## The Achilles' Heel of O(3,1)?

###
Willaim Floyd, Brian Weber, and Jeffrey Weeks

December 21, 2001

### Abstract

What's the best way to represent an isometry of hyperbolic
3-space $\bH^3$ ? Geometers traditionally worked in $\text{SL}(2,\bC)$,
but for software development many now prefer the Minkowski space
model of $\bH^3$ and the orthogonal group $\text{O}(3,1)$.
One powerful advantage is that ideas and computations in $S^3$
using matrices in $\text{O}(4)$ carry over directly to $\bH^3$ and
$\text{O}(3, 1)$.
Furthermore, $\text{O}(3,1)$ handles orientation reversing isometries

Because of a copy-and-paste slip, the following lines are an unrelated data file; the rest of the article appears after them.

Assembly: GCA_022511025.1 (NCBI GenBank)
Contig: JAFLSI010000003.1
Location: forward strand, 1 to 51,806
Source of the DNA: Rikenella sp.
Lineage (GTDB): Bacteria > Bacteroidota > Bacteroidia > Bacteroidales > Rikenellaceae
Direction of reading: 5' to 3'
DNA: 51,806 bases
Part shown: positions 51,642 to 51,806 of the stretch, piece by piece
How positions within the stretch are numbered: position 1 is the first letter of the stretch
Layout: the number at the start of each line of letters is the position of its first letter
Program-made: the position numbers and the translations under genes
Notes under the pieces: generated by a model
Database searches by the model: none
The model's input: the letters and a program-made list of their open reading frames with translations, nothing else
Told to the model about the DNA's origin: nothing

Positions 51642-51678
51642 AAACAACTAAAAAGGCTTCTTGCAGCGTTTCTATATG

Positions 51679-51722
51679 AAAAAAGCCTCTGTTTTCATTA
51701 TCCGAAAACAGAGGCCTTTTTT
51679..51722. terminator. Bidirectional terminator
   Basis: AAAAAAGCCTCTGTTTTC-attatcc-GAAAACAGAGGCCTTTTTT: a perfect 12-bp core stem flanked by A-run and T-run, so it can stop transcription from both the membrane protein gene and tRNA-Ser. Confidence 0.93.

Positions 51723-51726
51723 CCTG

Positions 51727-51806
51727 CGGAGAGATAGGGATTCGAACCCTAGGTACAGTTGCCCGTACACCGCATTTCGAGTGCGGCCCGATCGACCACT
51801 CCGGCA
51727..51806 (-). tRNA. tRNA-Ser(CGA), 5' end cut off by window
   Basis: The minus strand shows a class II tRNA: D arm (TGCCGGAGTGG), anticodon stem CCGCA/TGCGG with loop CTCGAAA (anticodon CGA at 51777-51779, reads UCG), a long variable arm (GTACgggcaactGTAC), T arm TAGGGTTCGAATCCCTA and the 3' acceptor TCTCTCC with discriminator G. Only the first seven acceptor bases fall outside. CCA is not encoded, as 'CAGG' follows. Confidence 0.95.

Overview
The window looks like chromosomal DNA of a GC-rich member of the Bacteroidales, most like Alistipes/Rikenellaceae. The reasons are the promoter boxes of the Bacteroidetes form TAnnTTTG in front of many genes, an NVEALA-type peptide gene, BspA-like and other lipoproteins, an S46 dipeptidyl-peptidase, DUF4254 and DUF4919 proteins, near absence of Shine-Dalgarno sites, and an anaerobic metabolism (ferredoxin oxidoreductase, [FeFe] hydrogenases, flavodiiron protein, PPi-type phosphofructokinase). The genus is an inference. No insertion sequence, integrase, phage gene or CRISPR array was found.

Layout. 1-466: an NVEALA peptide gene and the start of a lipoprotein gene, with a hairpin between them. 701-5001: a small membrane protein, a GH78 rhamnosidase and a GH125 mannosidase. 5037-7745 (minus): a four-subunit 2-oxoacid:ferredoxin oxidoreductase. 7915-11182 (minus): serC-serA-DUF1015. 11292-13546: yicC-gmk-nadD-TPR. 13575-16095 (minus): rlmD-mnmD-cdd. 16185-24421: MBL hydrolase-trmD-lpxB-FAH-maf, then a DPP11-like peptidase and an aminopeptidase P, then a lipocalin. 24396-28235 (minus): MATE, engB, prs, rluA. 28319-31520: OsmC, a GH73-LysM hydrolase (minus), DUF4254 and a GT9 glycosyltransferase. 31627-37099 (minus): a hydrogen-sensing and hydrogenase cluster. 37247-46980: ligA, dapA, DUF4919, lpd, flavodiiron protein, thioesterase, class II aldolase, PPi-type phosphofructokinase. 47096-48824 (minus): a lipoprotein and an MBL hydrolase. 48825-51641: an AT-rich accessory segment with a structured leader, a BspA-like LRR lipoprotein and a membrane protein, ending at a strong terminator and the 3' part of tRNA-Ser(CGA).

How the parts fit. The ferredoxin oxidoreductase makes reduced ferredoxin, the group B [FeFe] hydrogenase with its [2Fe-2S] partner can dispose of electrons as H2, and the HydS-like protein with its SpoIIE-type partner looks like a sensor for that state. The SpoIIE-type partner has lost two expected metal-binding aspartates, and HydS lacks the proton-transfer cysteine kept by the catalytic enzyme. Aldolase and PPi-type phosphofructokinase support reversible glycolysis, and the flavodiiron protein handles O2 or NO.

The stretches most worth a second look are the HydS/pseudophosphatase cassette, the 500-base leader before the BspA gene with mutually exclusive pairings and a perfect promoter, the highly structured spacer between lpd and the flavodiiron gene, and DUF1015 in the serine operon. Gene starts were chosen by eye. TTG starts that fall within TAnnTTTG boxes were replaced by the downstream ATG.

exactly as it handles orientation preserving ones.
Unfortunately in computations one encounters a nagging dissimilarity
between $\text{O}(4)$ and $\text{O}(3,1)$:
while numerical errors in $\text{O}(4)$ are negligible,
numerical errors in $\text{O}(3,1)$ tend to spiral out of control.
The question we ask (and answer) in this article is, ``Are exponentially
compounded errors simply a fact of life in hyperbolic space, no matter
what model we use? Or would they be less severe in $\text{SL}(2,\bC)$?"
In other words, is numerical instability the Achilles' heel of
$\text{O}(3,1)$?
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